Hungary is the only country in the European Union where one entity is winning national elections with an outright majority and creating stable governments. The alliance of Fidesz and the Christian Democratic People’s Party [KNDP] has won a majority of the seats in the Hungarian parliament in the last four national elections. This is the only country in the EU where anything like this is happening.
Fidesz is the main party, and its leader, Viktor Orban, has been Prime Minister since 2010. He was also Prime Minister from 1998 to 2002. Fidesz has greater popular support than any other party in the European Union.
The average European political party is small and can only hope to share power via complex coalitions with multiple other minor parties. Early elections are common as these coalitions fall often.
Besides having one of the most stable governments in the EU, Hungary also has one of the most conservative. Hungary is often the target of vitriol by other European leaders and the Western media.
Now the EU Parliament has voted 433 to 123 (with 28 abstentions) to brand Hungary a “hybrid regime of electoral autocracy.” The resolution was spearheaded by Gwendoline Delbos-Corfield of France’s Green Party. It is titled “Existence of a clear risk of a serious breach by Hungary of the values on which the Union is founded.”
Ultimately, the resolution is symbolic, but it is aimed at setting the stage to withhold Hungary’s share of the EU’s Covid-19 recovery funds. This would be done by invoking Article 7, the so-called “nuclear option.” There have been previous attempts at using Article 7 against both Hungary and Poland, but none have been successful.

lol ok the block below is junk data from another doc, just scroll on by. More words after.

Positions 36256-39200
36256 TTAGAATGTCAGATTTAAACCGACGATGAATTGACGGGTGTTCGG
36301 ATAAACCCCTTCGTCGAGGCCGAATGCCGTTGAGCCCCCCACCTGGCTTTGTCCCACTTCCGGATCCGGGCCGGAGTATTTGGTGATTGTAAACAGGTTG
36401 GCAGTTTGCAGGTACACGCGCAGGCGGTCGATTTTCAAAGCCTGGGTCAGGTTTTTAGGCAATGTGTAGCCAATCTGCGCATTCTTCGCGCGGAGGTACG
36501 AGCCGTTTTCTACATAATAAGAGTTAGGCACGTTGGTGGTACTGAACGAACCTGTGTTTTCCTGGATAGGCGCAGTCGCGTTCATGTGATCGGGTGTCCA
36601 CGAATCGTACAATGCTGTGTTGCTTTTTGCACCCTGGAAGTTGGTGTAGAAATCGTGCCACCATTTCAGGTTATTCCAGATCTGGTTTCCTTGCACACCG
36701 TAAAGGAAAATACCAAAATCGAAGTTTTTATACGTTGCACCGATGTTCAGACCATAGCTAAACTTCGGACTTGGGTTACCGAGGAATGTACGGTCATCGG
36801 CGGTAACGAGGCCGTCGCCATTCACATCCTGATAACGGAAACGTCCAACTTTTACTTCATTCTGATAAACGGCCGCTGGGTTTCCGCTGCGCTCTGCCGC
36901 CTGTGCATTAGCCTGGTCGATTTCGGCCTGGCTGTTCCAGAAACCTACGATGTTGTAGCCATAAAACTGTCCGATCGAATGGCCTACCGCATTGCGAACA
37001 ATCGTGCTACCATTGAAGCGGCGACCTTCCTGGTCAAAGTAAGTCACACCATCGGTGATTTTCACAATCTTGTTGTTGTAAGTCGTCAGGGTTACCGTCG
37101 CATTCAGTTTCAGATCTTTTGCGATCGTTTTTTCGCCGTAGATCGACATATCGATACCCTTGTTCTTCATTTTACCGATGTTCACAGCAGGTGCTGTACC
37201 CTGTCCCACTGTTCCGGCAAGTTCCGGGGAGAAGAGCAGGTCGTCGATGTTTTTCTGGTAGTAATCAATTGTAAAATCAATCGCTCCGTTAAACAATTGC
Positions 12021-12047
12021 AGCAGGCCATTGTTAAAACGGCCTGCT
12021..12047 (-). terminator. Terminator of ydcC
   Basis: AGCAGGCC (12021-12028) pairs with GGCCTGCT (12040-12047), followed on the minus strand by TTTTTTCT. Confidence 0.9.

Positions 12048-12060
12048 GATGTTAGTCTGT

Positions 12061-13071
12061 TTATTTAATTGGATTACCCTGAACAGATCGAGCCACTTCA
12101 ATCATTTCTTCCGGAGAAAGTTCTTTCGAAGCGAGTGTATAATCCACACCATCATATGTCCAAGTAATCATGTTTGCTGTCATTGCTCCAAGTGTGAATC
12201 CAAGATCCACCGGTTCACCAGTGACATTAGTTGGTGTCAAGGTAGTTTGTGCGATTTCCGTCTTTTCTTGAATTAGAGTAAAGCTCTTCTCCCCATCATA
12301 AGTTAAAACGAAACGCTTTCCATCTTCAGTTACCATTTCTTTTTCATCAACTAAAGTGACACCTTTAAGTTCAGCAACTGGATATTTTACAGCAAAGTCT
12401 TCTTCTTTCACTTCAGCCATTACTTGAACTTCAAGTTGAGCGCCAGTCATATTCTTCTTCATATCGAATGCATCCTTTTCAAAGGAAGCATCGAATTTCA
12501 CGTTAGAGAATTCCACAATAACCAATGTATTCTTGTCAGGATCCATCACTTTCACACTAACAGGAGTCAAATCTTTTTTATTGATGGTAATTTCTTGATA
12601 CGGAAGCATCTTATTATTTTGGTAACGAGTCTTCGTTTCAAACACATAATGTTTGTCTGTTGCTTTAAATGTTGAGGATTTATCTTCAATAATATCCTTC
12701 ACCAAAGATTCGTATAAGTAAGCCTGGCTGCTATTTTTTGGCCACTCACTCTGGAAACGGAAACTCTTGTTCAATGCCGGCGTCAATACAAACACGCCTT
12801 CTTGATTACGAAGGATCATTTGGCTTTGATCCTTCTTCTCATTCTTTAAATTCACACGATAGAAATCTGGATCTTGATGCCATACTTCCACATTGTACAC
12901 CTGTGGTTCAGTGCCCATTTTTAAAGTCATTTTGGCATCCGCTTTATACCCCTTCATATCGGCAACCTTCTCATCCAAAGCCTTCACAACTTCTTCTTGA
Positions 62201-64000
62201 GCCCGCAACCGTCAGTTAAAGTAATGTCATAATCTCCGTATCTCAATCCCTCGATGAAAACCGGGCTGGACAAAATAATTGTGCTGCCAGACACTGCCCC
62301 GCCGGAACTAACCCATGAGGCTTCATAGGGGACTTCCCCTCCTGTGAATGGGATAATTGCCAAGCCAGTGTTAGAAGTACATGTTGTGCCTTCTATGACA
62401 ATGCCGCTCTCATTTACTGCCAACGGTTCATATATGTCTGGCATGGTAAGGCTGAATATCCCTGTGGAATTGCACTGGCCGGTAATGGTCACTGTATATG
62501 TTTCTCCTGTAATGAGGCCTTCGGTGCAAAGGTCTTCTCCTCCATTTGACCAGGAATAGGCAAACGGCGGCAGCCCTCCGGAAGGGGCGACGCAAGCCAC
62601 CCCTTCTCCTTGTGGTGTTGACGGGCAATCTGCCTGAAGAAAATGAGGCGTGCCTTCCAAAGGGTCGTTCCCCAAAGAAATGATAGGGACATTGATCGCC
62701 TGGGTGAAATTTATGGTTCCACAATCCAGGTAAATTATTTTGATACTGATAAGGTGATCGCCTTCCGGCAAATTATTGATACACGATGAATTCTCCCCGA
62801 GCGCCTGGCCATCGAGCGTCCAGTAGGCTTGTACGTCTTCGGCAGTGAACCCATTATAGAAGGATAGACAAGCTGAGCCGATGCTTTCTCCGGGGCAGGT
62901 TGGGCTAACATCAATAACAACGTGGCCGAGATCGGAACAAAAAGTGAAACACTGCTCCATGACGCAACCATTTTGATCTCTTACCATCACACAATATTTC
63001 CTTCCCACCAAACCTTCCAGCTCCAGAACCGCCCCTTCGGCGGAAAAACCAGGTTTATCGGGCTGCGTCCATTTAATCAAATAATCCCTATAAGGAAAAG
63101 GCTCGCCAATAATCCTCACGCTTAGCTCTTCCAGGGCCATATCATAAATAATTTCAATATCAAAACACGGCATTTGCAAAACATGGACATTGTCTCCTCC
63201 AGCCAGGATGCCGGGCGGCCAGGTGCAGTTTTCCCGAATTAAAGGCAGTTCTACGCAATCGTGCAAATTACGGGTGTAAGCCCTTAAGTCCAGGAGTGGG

The resolution insinuates that Hungary’s electoral and judiciary systems are compromised for Fidesz to perform so well. It also attacks Hungary for its lack of support for immigration and the LGBT political agenda. This supposedly violates EU “core values.”
The EU has also been targeting Hungary because they refuse to send military aid to Ukraine. They have only sent humanitarian aid to civilians.
A group of MEPs from Hungary, Spain, Italy, Poland, and France signed a statement saying, “This text is yet another attempt by the federalist European political parties to attack Hungary and its Christian-democratic, conservative government for ideological reasons. This report is a disappointing piece of work by the European Parliament, especially at a time when the unity of the European Union should be more important than ever.”
The vote pitted the two most conservative EU groups, the ECR and ID, against the EPP, Renew, S&D, Greens, and the GUE/NGL
Only the New Flemish Alliance, part of the ECR, broke rank and voted in favor.
Among the EPP, the establishment “center-right” grouping, Fidesz allies KNDP, the Slovenian Democratic Party, and the Romanian Magyar Interest party voted against it. Four of seven members of the Les Republicans from France voted against it. The other three abstained.
Fidesz is currently unaffiliated with any EU group. They withdrew from the EPP group after some members’ prolonged campaign to have them expelled. Fidesz now acts as a bridge between the ECR, the ID, and their remaining allies in the EPP. They aim to position themselves at the center of a broader conservative alliance of MEPs that transcends individual EU groups.